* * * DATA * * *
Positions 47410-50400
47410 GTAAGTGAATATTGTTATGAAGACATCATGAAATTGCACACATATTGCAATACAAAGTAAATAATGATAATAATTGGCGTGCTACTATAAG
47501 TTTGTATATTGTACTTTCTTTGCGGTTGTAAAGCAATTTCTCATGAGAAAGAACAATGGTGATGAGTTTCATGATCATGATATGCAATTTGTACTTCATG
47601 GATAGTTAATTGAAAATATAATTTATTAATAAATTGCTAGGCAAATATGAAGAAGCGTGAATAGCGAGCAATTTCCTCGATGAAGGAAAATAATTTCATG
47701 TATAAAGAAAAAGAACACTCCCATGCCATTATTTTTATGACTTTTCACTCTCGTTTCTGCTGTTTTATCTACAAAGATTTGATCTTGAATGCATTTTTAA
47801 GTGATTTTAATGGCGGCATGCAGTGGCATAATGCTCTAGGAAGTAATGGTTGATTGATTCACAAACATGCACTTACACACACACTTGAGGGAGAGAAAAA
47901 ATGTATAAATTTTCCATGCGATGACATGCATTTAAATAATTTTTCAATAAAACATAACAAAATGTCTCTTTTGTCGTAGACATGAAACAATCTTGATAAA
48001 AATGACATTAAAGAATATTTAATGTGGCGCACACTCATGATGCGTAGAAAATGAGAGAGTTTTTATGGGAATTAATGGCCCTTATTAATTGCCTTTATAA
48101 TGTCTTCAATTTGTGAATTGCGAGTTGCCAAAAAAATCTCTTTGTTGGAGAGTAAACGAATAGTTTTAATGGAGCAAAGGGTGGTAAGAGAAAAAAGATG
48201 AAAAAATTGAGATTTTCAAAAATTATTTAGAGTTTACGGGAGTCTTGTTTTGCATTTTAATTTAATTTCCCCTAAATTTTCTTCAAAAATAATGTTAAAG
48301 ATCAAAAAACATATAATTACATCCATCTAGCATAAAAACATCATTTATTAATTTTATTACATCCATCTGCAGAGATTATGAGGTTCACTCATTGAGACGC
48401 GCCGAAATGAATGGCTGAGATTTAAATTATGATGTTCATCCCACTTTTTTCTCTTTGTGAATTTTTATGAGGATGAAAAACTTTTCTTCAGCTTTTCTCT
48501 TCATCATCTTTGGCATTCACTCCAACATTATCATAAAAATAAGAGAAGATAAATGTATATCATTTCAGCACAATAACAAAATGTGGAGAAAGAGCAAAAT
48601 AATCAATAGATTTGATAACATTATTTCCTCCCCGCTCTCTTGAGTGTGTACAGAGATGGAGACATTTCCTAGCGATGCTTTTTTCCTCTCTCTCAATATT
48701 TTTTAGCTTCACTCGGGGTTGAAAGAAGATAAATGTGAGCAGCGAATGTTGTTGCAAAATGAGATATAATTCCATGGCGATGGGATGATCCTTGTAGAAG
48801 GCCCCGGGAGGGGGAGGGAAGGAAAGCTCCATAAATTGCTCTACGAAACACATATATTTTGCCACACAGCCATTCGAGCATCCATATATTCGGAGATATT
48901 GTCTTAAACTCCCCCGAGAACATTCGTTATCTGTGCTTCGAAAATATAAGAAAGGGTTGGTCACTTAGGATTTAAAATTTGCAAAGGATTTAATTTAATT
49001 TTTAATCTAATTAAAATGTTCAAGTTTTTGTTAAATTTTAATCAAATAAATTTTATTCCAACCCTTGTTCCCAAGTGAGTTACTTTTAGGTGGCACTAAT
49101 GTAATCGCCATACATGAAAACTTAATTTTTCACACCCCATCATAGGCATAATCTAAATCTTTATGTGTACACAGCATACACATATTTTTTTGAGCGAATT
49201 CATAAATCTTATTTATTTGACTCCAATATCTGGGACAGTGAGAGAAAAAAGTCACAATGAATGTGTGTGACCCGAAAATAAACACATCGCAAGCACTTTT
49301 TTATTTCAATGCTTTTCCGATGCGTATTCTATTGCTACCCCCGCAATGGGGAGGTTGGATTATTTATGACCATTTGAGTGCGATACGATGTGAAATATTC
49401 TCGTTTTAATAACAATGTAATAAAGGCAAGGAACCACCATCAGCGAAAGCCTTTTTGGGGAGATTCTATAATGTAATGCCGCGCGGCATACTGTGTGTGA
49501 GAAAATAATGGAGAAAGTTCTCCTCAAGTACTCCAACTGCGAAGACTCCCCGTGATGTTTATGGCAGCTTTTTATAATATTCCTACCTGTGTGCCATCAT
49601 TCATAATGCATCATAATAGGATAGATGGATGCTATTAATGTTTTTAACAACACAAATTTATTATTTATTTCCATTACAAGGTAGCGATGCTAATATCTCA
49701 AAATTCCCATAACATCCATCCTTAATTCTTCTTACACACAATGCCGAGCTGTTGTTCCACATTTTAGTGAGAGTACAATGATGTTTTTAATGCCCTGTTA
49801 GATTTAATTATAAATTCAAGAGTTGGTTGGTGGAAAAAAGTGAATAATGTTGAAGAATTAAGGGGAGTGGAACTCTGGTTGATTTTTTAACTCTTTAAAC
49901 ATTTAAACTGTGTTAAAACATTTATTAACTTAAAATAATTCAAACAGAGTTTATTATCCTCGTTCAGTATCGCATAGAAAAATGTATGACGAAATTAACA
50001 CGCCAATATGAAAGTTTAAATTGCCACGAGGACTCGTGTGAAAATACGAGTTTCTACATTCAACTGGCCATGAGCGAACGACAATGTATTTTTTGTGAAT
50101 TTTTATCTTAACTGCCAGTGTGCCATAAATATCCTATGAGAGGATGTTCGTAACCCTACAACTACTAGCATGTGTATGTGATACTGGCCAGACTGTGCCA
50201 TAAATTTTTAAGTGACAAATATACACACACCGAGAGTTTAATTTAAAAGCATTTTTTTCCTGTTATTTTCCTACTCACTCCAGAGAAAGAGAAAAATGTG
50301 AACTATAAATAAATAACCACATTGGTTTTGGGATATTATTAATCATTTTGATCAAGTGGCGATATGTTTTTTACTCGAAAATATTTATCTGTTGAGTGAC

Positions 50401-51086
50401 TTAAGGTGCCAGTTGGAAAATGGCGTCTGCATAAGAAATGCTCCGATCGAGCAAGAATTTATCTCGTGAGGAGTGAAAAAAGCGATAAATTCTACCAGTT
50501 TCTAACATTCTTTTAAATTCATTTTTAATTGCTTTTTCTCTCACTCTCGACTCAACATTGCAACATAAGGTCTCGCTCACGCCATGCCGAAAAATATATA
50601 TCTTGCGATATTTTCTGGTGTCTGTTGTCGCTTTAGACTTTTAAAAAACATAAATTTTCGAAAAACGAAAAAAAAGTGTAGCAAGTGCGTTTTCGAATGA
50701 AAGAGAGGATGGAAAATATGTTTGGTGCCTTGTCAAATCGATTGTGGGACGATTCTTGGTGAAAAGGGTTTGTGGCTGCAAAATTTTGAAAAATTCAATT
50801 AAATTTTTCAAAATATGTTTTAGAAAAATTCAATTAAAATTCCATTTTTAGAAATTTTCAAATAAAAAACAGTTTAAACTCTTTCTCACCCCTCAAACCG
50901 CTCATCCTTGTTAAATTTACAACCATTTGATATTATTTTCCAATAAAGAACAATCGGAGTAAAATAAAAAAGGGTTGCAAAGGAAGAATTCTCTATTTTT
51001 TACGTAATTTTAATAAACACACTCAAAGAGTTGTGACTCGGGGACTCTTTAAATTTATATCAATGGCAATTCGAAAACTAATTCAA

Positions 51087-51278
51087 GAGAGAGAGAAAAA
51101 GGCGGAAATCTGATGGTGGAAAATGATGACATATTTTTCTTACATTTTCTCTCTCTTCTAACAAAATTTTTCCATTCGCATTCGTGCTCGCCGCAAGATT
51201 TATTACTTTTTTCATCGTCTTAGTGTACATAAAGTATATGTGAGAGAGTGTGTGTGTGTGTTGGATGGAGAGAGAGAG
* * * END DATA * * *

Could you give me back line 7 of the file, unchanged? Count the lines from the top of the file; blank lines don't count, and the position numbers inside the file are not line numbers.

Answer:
47901 ATGTATAAATTTTCCATGCGATGACATGCATTTAAATAATTTTTCAATAAAACATAACAAAATGTCTCTTTTGTCGTAGACATGAAACAATCTTGATAAA